Home > News > How the tooth's armour is built
March 18th, 2005
How the tooth's armour is built
Clues about how the organic matrix of tooth enamel is woven together from self-assembling protein nanospheres might help the design of artificial mimics of this hard material.
Researchers in the USA and Italy have now uncovered some of the secrets likely to lie behind the nanoscale self-assembly of enamel from a mixture of proteins and inorganic crystals. Although the details of how enamel forms in vivo are still poorly known, Janet Maradian-Oldak of the University of Southern California and colleagues find that the key proteins involved in the process will aggregate in vitro into hierarchically organized, microscopic ribbon-like structures.
University of Southern California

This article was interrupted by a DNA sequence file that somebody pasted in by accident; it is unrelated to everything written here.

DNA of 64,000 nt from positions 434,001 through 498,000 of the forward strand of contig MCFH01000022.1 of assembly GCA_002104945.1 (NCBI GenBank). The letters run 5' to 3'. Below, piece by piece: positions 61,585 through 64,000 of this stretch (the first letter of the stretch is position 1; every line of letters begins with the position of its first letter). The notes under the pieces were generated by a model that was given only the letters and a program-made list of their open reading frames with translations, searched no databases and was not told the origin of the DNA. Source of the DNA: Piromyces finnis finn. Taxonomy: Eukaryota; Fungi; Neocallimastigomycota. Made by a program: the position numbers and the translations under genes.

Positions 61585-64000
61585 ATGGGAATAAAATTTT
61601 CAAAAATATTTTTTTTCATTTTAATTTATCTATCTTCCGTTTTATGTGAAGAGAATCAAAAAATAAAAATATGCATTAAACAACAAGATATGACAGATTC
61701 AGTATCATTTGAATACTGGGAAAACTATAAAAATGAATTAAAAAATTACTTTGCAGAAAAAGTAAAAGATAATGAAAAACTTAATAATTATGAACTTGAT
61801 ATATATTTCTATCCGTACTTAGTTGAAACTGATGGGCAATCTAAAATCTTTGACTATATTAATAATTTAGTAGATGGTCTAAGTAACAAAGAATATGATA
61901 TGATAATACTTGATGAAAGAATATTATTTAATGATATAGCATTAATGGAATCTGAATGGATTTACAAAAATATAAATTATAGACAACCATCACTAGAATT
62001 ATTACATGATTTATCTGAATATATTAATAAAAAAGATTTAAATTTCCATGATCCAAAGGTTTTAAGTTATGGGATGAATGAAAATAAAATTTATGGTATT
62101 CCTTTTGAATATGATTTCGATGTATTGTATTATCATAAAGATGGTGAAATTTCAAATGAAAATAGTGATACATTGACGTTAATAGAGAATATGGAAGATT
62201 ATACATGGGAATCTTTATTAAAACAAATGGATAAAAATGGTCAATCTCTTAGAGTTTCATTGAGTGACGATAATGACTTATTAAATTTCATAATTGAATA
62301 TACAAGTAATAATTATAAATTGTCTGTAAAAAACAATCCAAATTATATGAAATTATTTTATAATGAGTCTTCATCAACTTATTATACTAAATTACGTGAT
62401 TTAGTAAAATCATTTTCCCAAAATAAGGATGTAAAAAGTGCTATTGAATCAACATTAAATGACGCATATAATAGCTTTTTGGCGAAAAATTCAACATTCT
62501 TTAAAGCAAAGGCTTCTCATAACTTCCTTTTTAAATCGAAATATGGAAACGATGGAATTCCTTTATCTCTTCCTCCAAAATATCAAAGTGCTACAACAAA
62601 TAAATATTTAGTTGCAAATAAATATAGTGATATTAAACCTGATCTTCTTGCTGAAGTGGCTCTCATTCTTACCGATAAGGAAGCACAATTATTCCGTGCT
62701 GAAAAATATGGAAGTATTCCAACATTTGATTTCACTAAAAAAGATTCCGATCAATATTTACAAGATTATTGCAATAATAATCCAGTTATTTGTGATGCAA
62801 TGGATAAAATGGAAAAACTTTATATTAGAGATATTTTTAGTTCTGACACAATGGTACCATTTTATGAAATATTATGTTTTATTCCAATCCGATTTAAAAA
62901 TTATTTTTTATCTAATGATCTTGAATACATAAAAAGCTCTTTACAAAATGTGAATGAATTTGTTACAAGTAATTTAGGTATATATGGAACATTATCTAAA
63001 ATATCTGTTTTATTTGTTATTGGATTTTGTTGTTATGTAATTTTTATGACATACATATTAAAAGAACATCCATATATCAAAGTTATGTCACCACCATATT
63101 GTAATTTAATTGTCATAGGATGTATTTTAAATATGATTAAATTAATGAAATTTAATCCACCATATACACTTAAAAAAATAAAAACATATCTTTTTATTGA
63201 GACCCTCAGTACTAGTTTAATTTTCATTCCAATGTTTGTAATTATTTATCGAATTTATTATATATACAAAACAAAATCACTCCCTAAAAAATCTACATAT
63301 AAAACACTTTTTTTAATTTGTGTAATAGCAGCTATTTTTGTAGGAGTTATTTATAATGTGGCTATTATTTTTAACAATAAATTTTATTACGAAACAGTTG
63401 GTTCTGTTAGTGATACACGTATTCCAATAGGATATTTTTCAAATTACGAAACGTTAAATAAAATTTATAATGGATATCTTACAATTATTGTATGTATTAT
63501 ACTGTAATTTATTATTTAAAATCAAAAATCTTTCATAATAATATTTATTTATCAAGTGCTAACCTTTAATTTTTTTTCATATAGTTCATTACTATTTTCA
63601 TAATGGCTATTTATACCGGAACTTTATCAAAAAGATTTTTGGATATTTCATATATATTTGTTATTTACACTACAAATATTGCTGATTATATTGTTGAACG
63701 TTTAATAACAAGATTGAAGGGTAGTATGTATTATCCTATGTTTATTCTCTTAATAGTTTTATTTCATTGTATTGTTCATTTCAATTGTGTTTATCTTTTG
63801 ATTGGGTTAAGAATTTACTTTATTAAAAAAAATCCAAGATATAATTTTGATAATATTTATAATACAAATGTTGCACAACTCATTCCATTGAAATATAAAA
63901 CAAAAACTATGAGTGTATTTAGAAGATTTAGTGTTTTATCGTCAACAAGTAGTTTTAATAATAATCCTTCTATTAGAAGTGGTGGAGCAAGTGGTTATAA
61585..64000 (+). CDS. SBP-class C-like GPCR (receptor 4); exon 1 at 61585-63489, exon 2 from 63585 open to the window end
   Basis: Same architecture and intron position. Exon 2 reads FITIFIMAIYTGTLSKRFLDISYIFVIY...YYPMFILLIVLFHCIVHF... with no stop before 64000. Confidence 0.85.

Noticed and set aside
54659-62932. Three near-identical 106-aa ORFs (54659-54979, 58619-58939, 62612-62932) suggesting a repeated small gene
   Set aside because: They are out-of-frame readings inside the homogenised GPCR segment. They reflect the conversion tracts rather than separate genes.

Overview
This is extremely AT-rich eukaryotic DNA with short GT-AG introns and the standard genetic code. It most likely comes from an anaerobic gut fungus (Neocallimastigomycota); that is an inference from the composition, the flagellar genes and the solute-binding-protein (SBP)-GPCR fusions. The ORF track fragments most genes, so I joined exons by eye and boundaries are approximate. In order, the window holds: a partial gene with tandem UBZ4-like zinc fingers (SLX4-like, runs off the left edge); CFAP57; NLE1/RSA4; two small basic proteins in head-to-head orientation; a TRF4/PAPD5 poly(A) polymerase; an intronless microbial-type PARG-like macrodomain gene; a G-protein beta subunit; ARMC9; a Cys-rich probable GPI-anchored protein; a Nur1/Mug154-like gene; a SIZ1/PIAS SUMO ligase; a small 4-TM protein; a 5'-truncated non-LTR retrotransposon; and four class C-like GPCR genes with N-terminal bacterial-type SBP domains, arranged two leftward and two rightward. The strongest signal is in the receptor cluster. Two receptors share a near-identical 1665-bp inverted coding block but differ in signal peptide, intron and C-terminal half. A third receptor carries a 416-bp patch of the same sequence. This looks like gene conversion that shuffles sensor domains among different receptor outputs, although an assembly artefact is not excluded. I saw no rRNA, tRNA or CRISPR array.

Imaging electric charge propagating along microbial nanowires October 20th, 2014
Superconducting circuits, simplified: New circuit design could unlock the power of experimental superconducting computer chips October 18th, 2014
Nanocoatings Market By Product Is Expected To Reach USD 8.17 Billion By 2020: Grand View Research, Inc. October 15th, 2014
Perpetuus Carbon Group Receives Independent Verification of its Production Capacity for Graphenes at 140 Tonnes per Annum: Perpetuus Becomes the First Manufacturer in the Sector to Allow Third Party Audit October 7th, 2014
NYU Researchers Break Nano Barrier to Engineer the First Protein Microfiber October 23rd, 2014
NIST offers electronics industry 2 ways to snoop on self-organizing molecules October 22nd, 2014
‘Designer’ nanodevice could improve treatment options for cancer sufferers October 22nd, 2014
Crystallizing the DNA nanotechnology dream: Scientists have designed the first large DNA crystals with precisely prescribed depths and complex 3D features, which could create revolutionary nanodevices October 20th, 2014